Small Farmers, Big Change

By Jessica Jones-Hughes

Jessica Jones-Hughes is part of Oke USA Fruit Company, a fair trade fruit company importing bananas to the North American market. Oke USA is a part of Equal Exchange, a Fairtrade worker-owned, cooperative headquartered in West Bridgewater, Massachusetts. Equal Exchange distributes organic, gourmet coffee, tea, sugar, cocoa, and chocolate bars produced by farmer cooperatives in Latin America, Africa and Asia.

Equal Exchange has created big change since 1986. The co-founders looked around and saw a food system dominated by multinationals, plantations, monocultures, and unfair treatment of the very producers and workers who worked to grow our food. Despite this downstream reality, they chose to turn and walk upstream. They envisioned a food system that empowers farmers and consumers, supports small farmer co-ops, and uses sustainable farming methods. They started with fairly traded coffee from Nicaragua and didn’t look back.

Oke USA and Equal Exchange are building long-term relationships with farmers. (Photo credit: Equal Exchange)

Today, Equal Exchange continues to find new and powerful ways to build a better food system. Equal Exchange now partners with cooperatives of farmers who provide high-quality organic coffees, teas, chocolates, bananas and snacks from all over the world. One hundred percent of Equal Exchange products are fairly traded, benefiting 39 small farmer cooperatives in 19 countries. In keeping with its Fair Trade mission, Equal Exchange is a worker cooperative, owned and democratically controlled by its employees.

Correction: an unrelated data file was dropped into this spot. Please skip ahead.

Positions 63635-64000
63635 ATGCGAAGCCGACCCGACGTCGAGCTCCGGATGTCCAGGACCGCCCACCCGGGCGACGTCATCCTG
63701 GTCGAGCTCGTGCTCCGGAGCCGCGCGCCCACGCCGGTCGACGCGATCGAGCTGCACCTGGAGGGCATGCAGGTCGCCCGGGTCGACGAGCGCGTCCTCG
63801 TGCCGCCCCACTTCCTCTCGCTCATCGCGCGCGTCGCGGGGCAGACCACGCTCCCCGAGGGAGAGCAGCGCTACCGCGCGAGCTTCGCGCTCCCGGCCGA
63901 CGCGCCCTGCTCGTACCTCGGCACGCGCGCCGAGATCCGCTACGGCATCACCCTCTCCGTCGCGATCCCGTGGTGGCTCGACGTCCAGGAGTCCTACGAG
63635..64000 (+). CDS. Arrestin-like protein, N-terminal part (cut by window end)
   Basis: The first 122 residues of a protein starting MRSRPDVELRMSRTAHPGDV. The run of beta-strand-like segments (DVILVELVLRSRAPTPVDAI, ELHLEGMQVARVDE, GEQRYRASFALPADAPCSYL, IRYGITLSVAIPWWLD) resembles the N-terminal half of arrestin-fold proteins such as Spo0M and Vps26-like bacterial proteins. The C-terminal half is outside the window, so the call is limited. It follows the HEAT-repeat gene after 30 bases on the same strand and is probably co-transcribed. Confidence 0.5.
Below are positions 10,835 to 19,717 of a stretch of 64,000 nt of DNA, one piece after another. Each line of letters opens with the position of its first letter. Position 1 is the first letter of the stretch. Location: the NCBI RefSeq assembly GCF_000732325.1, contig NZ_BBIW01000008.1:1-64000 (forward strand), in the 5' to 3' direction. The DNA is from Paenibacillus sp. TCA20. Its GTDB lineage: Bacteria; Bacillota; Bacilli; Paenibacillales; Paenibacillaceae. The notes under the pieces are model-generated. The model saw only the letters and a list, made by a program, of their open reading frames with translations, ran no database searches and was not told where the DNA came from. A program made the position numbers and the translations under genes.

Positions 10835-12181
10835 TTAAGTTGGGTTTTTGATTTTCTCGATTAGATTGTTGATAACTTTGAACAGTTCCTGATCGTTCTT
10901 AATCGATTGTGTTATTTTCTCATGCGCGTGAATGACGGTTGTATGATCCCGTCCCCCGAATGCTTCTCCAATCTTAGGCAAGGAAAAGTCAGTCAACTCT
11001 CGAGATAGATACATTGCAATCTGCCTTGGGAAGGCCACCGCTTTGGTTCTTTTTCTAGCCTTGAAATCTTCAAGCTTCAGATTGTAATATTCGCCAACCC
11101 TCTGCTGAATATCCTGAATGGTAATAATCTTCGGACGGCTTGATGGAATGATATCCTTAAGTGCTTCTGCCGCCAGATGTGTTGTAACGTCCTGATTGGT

In 2005, Equal Exchange started working with bananas. If you think coffee has played a nefarious role in many of the countries where it’s grown, try taking a college course on Latin American history without reading about the harsh realities of the “Banana Republics.” Oke USA Fruit Company emerged with the goal of providing choice to consumers, allowing them to purchase sustainably grown, fairly traded bananas.

Oke USA is now 90 percent owned by Equal Exchange and 10 percent owned by Red Tomato (a non-profit regional distributor) and you can find the bananas branded with the Equal Exchange logo. Oke has the same mission as Equal Exchange, to change trade through long term relationships with small farmer cooperatives.

Bananas, however, present an entirely different challenge for farmers and consumers alike. They’re highly perishable commodity, with four weeks of travel time from farm to shelf, and consumers and stores typically want a cheap, perfectly ripened, and unscarred banana. That, alongside an extremely low margin for importers, makes bananas a very high risk commodity to import. The bananas arrive weekly from Oke’s three banana partners, with each cooperative made up of between 500-1000 small scale Peruvian and Ecuadorian farmers. And they’re sold in stores such as, Whole Foods and Stop and Shop, allowing consumers to feel good about the bananas they’re eating and giving a fair price to the farmers who grow them.

Learn more at: and Follow them on their blog: and on twitter EqExBananas.

To purchase your own copy of State of the World 2011: Innovations that Nourish the Planet, please click HERE. And to watch the one minute book trailer, click HERE.

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